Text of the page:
The popular Toyota 86 Racing Series has seen its original three-year commitment extended by two years, as it grows in popularity and becomes a more established stepping stone for aspiring drivers.
Minor changes (like tyres) have been made to 2018 series cars, which held its official launch at Sydney Motorsport Park today, showcasing a larger prize pool of $150,000 (+$20,000) and a new six round, 18 race format.
The 86 race vehicles remain largely unchanged from showroom condition bar the required safety of a roll cage and other FIA sanctioned requirements for competitive racing.
Toyota chief marketing officer, Wayne Gabriel, told CarAdvice the 86 series has done wonders not just for Toyota 86 sales, but also for lifting the brand beyond its usual quality, durability and reliability sphere into the realm of ‘exciting and fun’.
“Our decision to extend the Toyota 86 Racing Series gives certainty to competitors and potential entrants who need to know that their investment in the car and racing package will enable them to compete for several years,” Gabriel said.
“In its first two years, the series has shown its ability to develop drivers and teams in a professional environment, while delivering the door-to-door action that excites motorsport fans.
“The comparatively low cost of cars and racing attract a range of drivers, from those still at school right through to businessmen wanting some fun.”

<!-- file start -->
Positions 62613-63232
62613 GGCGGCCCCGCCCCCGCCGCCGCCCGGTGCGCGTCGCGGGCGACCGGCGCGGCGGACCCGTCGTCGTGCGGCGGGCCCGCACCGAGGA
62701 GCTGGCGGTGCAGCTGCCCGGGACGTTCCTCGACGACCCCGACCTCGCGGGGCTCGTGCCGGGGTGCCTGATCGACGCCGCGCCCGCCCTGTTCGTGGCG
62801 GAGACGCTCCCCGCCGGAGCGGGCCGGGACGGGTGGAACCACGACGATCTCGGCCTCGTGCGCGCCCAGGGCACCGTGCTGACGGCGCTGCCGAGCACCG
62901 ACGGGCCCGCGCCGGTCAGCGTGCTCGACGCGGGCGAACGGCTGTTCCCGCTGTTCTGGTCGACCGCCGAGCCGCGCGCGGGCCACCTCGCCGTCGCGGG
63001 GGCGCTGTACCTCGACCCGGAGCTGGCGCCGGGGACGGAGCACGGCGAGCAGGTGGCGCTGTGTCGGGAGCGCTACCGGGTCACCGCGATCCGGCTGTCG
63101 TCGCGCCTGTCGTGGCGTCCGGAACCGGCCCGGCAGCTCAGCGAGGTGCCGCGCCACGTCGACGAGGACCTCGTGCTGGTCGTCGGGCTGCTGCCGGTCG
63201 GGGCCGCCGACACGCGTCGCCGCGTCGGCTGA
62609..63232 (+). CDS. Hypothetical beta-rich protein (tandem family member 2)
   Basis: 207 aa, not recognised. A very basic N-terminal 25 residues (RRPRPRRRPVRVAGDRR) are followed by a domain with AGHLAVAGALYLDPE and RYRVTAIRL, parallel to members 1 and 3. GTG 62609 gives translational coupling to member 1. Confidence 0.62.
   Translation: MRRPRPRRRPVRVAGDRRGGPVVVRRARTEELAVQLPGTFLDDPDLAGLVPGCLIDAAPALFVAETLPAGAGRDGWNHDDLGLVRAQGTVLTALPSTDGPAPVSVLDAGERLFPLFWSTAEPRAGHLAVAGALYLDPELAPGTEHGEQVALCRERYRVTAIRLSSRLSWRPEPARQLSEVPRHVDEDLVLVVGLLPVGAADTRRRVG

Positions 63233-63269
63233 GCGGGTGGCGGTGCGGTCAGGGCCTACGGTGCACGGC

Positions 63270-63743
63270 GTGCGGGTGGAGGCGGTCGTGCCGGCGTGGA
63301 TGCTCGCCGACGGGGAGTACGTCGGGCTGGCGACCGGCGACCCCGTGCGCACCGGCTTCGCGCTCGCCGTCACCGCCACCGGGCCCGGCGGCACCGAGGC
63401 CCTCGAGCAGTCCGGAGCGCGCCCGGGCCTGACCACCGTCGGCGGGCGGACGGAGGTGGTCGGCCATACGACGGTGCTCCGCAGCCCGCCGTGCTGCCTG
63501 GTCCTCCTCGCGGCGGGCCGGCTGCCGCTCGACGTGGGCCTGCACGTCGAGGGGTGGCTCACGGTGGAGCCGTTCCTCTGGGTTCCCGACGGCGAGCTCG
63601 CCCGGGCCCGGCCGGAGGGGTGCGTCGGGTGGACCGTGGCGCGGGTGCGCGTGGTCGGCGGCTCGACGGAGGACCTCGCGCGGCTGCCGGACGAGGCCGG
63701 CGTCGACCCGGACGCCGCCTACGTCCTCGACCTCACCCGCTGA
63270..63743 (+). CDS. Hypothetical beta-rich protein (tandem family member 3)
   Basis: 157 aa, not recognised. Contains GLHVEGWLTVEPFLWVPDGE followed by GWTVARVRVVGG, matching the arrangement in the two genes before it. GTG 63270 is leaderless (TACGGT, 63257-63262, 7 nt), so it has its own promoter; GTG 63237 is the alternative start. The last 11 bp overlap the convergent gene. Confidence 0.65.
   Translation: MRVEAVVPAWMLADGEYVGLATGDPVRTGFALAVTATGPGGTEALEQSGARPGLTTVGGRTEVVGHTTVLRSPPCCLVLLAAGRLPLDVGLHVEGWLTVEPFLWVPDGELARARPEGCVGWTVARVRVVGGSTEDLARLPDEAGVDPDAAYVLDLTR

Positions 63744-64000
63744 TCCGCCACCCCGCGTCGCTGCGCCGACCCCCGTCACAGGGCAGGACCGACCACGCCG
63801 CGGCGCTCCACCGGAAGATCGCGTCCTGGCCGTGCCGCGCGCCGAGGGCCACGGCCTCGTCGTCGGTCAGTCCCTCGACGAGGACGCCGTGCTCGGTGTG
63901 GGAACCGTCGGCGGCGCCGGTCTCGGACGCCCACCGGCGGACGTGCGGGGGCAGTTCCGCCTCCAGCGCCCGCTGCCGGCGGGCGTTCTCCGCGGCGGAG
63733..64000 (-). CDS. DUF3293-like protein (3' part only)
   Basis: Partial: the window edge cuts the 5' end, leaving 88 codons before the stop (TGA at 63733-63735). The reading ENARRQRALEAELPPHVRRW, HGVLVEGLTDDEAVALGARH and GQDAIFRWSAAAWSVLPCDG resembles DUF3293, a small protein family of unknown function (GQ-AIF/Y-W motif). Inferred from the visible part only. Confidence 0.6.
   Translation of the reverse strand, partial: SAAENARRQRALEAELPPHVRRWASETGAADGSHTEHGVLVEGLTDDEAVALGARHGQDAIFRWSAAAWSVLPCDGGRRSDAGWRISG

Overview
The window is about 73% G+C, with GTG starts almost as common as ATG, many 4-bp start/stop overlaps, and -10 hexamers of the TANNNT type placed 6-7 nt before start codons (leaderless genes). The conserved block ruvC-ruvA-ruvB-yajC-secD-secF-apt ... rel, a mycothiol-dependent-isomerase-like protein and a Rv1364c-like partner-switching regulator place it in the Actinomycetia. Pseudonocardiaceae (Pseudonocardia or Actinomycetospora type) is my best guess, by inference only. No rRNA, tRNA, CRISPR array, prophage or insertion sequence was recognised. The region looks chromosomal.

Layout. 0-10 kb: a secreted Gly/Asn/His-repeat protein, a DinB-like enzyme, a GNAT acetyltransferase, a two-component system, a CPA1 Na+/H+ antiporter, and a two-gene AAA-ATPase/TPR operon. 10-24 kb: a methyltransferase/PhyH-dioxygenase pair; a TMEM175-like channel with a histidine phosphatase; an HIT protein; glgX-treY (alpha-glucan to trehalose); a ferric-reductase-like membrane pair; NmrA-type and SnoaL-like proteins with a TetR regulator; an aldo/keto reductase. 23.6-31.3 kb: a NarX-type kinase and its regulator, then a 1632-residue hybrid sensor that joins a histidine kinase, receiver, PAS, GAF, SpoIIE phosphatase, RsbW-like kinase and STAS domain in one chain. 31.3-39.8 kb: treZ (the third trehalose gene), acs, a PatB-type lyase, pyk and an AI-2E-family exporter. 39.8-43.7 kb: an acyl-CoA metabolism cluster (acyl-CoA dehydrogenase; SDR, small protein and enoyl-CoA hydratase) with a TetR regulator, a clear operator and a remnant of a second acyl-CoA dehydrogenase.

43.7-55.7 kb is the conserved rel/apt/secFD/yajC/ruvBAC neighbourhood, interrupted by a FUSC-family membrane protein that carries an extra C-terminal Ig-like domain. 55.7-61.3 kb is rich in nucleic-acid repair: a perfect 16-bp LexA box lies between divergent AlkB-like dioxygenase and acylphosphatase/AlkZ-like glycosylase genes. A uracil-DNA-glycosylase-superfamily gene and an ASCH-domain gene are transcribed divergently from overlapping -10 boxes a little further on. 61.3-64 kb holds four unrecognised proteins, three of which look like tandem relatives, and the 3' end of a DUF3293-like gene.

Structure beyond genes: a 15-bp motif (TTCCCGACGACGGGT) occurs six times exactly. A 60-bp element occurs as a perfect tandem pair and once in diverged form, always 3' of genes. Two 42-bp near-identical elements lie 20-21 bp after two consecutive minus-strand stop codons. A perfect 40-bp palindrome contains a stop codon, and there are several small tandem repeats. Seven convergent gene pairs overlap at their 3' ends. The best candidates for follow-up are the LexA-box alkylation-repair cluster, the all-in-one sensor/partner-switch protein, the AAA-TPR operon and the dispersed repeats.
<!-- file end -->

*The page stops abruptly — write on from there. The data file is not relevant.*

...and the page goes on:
The total running cost of entering every round of the Toyota 86 racing series is roughly $100,000 for the year, including purchase price and modifications – around $25,000 – to the vehicle itself, with each round costing just $1500 in entry fees.
The prize pool for the series is $50,000 for first, $30,000 for second, $15,000 for third, $6000 for fourth, $5000 for fifth, $4000 for sixth, $3000 for seventh and now also $2000 for eighth. There is also the Kaizen award, backed by $35,000 of prize money and the opportunity to compete in New Zealand.
With the two-year extension until the end of 2020, the growing category will see five full seasons of manufacturer-supported racing, and remains one of the most affordable means of racing at iconic venues like Bathurst and Philip Island.
The season starts on April 20 at Philip Island, and ends in Newcastle on the November 23.
We suspect Toyota Australia’s insistence on renewing the series until 2020 might give an indication of when we should expect an updated or all-new 86 model.